The University

Implementation Planning

After the university’s strategic vision for 2025 had been defined, the chancellor asked the provost to establish an Implementation Design Team and related workgroups charged with planning the critical steps toward realizing that fifteen-year vision, with an intense focus on priorities for the first five-year increment of the plan. A list of design team and workgroup members is available here.

Assessing Current Conditions and Designing the Plan

This phase of the strategic planning process had two critical components:

  • Rigorously assessing existing operational systems and resources, with the goal of understanding the university’s baseline condition and closing any critical deficits.
  • Methodically designing a full fifteen-year strategic plan, with special attention to its first five years, that addresses the areas of endeavor that are central to attaining the long-term vision.

The Implementation Design Team had three primary functions:

  • Keeping the planning process on schedule and appropriately focused on the overall strategic vision, and connecting and integrating the efforts of the workgroups.
  • Assuring adherence to the five major goals established for the first five years of the plan:
  1. advance student success and development;
  2. enrich and expand academic programs and research;
  3. improve the learning, teaching and working environment;
  4. establish a financial resource model consistent with the university’s vision statement;
  5. develop an infrastructure supportive of the preceding goals.
  • Developing and maintaining a comprehensive timeline and critical-path chart to monitor performance throughout the planning process.

The team communicated regularly with the provost, the Chancellor’s Executive Leadership Team, and the Faculty Council; it also drew information and support from throughout the university; and its representatives took part in more than 30 campus events at which they spoke and answered questions about the plan and the planning process.

Roles of the Implementation Workgroups

Working with and at the direction of the Implementation Design Team, six workgroups representing critical priorities designed the specific elements of the plan. Their work included a rigorous assessment of the status quo, provided costs and timelines, and also considered whether outside consultant help might be essential to success.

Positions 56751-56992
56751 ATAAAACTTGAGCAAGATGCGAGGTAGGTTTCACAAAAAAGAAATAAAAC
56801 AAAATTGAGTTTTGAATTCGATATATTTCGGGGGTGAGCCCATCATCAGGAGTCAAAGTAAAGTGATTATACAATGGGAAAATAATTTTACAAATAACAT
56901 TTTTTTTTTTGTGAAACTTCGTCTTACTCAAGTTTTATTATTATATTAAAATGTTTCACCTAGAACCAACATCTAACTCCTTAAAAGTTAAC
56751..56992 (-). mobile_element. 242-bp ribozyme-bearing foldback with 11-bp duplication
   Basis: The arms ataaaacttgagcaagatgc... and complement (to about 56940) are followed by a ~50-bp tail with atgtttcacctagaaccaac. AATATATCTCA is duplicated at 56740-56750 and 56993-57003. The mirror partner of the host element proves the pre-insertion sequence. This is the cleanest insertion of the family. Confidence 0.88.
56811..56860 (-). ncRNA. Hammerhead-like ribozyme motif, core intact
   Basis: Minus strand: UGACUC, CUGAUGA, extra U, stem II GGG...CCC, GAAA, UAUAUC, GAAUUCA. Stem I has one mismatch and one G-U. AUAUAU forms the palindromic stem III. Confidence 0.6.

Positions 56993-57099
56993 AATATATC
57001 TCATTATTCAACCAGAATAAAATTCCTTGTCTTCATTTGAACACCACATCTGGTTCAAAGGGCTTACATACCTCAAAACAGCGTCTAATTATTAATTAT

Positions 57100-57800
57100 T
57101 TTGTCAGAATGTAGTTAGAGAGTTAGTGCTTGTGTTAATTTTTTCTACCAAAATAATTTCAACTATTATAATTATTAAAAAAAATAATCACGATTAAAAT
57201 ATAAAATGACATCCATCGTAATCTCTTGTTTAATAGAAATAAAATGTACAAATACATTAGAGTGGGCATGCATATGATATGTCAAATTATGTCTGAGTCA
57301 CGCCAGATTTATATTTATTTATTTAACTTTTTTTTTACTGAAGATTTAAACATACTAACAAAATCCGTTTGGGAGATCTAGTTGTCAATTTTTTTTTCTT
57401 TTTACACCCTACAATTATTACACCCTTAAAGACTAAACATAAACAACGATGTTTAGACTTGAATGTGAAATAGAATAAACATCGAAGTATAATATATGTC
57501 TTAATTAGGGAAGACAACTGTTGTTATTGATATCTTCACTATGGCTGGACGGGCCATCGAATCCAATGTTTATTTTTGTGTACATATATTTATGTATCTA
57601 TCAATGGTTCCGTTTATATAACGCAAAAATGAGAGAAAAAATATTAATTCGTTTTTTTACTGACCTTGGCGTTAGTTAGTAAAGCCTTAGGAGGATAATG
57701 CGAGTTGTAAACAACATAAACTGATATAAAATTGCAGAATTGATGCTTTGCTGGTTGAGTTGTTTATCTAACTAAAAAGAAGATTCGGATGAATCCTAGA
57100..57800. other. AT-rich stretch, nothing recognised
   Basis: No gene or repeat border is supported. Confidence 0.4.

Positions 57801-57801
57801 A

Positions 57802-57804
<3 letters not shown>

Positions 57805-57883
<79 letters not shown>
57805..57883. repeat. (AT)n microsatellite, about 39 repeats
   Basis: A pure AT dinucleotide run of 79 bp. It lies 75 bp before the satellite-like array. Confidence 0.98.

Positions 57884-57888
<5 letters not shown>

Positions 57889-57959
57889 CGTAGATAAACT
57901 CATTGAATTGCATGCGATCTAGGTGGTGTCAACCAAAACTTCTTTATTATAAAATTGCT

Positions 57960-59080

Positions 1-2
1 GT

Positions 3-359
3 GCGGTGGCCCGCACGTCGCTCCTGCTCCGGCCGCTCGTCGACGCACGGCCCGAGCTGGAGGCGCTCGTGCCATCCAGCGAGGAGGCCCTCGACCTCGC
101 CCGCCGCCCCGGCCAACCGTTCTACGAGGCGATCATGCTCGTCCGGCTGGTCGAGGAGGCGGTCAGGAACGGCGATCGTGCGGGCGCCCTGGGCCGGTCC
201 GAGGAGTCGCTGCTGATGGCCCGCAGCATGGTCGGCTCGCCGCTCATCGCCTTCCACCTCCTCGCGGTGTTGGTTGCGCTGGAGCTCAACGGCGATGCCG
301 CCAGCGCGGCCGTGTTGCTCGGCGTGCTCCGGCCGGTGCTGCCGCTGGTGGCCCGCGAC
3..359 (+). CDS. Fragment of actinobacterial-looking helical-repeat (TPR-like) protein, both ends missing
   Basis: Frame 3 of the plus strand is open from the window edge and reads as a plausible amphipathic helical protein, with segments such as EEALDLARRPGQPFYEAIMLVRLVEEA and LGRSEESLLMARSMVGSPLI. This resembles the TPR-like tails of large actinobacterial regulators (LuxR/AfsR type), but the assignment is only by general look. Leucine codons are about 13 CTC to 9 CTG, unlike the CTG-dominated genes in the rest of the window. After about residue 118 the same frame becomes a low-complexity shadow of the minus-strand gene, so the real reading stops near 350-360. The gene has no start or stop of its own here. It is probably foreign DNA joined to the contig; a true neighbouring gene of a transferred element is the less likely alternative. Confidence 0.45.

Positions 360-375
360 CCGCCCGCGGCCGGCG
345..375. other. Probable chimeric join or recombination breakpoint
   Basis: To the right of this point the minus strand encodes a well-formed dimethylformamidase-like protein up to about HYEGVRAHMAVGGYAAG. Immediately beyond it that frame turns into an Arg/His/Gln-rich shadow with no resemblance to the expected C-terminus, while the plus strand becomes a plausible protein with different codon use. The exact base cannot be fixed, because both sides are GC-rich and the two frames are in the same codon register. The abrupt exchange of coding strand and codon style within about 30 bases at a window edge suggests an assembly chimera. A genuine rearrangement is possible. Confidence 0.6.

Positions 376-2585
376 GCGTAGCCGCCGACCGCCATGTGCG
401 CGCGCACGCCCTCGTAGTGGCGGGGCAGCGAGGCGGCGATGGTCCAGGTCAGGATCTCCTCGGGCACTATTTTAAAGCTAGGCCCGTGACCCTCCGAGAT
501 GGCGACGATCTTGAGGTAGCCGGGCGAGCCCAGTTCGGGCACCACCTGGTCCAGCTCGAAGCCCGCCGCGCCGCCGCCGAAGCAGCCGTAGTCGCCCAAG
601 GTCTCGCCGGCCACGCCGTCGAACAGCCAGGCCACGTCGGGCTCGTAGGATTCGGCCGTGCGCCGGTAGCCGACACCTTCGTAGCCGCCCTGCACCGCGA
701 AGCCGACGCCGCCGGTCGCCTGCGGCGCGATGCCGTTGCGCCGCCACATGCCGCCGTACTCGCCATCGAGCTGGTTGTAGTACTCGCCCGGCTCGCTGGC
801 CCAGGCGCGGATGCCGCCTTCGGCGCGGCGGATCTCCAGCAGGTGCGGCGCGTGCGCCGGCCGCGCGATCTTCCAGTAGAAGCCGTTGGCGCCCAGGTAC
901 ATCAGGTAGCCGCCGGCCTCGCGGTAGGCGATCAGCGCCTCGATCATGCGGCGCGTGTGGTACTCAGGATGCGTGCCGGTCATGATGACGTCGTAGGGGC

The Academic Planning and Enrollment Workgroup took into account considerable work done, since the 2007-2010 strategic planning process began, on developing and understanding the requirements of enrollment growth. It also responded to increasing interest in UMass Boston’s attaining a higher ranking as a research university and generating dramatically increased sponsored research, which has led to a growing appreciation of the need for a number of new doctoral programs, as well as programs at the master’s level. Its major responsibilities included:

  • Developing a targeted enrollment growth and management plan, principally focused on where growth should occur (considering market demand, revenue potential, community good, and strategic planning objectives), in order to optimize cash generation and meet research university objectives.
  • Determining what will be required to support enrollment growth appropriately, considering both new and reallocated resources.
  • Working closely with the provost specifically to determine how many graduate programs and graduate degrees awarded will be required, what the cost of those programs will be, what they will require in terms of faculty hiring and research support, when they can be implemented, and where they will be housed.
  • Coordinating strategic planning with efforts to assess and improve the quality of teaching and learning at the university.
  • Developing a plan for establishing an Honors College.

The Additional Investment and Operational Revenues Workgroup began its work with the recognition that refining and implementing the university’s long-term vision would require specifying needs for, and obtaining, substantial new resources. This workgroup’s major responsibilities included:

  • Working with the infrastructure workgroup and the Division of Administration and Finance to be certain that the university has the analytic and modeling tools for designing and implementing the strategic plan.
  • Reviewing and assessing the ways in which UMass Boston and its aspirational peer universities generate revenues and allocate expenses.
  • Proposing immediate actions on appropriate sources of incremental revenue.